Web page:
Doesn't wood wood swell and shrink in japan?

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Forum topic by natenaaron posted 08-17-2013 06:38 PM 2176 views 0 times favorited 14 replies Add to Favorites Watch
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442 posts in 1790 days

08-17-2013 06:38 PM

Get yer heads out of the gutter.

As sometimes happens, I got sucked into woodworking videos on youtube the last couple of evenings. Thursday I happened on some folks making small Japanese cabinets. The drawers were so tight fitting that, in one video if you closed one drawer the air would push another open. When you opened a second drawer the first would close from suction. I spent last evening looking at every video I could find with people making the cabinets.

So, is the humidity in japan pretty much constant to allow for these tight tolerances? During monsoons here, where I live, the bathroom door will not close and my wood floors buckle. I didn’t install them. The rest of the year it is dry enough that the floors are perfectly flat, and the bathroom door allows privacy. If I built something like this where the drawers were seamless it would surely explode when the monsoons showed up.

Am I missing something in the design of these that takes movement into account?

14 replies so far

View Mark Shymanski's profile

Mark Shymanski

5621 posts in 3706 days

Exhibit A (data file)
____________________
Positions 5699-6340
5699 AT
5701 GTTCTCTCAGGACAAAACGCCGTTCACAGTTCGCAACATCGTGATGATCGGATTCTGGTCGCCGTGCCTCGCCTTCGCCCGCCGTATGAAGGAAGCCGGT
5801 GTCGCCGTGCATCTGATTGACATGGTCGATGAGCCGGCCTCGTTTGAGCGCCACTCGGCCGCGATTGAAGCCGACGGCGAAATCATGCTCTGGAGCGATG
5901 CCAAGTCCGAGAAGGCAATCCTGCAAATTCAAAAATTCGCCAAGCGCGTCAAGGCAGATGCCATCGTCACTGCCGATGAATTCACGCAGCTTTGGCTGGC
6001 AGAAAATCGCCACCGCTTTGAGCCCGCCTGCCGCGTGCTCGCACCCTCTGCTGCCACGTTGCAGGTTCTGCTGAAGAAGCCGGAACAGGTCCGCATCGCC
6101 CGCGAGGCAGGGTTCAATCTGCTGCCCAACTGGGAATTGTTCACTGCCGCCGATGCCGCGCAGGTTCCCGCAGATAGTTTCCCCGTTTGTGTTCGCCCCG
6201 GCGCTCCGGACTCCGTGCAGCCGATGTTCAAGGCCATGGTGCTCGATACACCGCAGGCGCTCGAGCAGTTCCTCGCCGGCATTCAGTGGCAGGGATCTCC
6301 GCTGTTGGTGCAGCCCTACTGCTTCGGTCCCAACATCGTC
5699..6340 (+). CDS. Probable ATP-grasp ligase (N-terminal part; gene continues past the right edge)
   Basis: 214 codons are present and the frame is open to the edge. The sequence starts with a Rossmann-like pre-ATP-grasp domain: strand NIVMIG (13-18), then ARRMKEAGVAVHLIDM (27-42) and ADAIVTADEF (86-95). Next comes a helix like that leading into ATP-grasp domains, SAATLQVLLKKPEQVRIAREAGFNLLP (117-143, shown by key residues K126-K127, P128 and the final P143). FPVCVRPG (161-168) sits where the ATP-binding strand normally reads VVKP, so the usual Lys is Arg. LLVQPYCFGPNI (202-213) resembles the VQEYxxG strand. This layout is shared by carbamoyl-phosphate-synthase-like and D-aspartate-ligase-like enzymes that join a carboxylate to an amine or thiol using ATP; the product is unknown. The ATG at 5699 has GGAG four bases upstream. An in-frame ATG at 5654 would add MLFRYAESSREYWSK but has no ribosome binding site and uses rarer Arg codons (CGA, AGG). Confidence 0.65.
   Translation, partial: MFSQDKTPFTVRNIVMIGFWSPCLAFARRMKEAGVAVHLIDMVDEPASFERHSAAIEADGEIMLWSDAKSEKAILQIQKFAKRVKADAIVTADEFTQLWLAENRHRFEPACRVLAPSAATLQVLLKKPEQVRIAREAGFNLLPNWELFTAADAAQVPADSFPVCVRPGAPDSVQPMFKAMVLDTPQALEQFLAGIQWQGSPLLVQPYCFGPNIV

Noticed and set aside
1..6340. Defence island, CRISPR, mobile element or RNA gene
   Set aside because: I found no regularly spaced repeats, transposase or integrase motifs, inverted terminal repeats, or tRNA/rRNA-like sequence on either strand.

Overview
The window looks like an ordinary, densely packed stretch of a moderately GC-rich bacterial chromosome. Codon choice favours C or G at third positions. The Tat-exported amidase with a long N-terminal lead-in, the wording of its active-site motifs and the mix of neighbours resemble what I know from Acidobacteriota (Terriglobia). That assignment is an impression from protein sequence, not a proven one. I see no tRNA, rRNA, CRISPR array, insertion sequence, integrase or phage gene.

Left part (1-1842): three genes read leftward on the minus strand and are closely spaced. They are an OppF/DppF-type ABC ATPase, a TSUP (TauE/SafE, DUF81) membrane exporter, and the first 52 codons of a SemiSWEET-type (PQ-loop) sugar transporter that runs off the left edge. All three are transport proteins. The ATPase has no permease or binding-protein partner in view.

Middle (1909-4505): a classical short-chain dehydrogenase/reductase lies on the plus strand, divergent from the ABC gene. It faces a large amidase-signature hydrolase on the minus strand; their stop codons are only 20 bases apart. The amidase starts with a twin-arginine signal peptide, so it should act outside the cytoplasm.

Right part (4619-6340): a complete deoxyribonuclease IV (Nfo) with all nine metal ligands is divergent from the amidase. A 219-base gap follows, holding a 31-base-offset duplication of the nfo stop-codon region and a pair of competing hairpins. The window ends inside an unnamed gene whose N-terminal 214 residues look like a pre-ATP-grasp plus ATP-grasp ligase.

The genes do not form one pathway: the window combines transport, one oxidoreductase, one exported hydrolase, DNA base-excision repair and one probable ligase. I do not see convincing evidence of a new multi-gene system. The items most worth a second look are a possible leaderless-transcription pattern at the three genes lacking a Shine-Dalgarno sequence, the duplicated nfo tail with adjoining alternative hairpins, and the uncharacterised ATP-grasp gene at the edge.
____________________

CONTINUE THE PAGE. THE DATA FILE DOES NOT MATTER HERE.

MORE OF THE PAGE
#1 posted 08-17-2013 06:44 PM

A good question. Something I never would have thought about prior to woodworking :-)

-- "Checking for square? What madness is this! The cabinet is square because I will it to be so!" Jeremy Greiner LJ Topic#20953 2011 Feb 2

View juniorjock's profile


1930 posts in 3758 days

#2 posted 08-17-2013 11:37 PM

Reckon they were using mostly plywood?

View redSLED's profile


790 posts in 1886 days

#3 posted 08-17-2013 11:46 PM

I’ve been in the Phillipines and Japan a few times – there’s always humidity, and if not that day, the next day for sure. Unless you’re way up in the mountains.

-- Perfection is the difference between too much and not enough.

View Loren's profile


10371 posts in 3641 days

#4 posted 08-18-2013 12:04 AM

That’s a way of fitting drawers that shows a lot of skill –
and making them right makes sure they don’t get too
loose when the weather is dry.

I think Japan is humid at the coast and probably dry at
altitude. Traditionally objects would not travel too far
from where they were made. Japan’s topography didn’t
lend itself to speedy travel before the railroad era.

Worst case scenario is the chest acclimates to its new
home and the drawers stick. You take them out and
plane the sides down a bit.

Shop humidity is an interesting topic. I like to have a
hygrometer in the shop; a habit I got from building
guitars, but also interesting to study over time in
furniture making.

View ward63's profile


351 posts in 3080 days

#5 posted 08-18-2013 01:50 AM

I’ve lived in Japan for 30 years, started woodworking out of boredom. I apprenticed as a carpenter for houses.
I started using hand tools and was taught how to sharpen them also, then moved to power tools. I changed to cabinet making since I have no car. The same rules apply…... in the winter it’s dry, the summer very humid. I was taught to make the joints as tight as possible. Gaps are not visually appealing.
If I make something in the winter, it’ll be super tight in the summer-add wax to smooth the joints.
If I make something the summer-pray there’s no gap!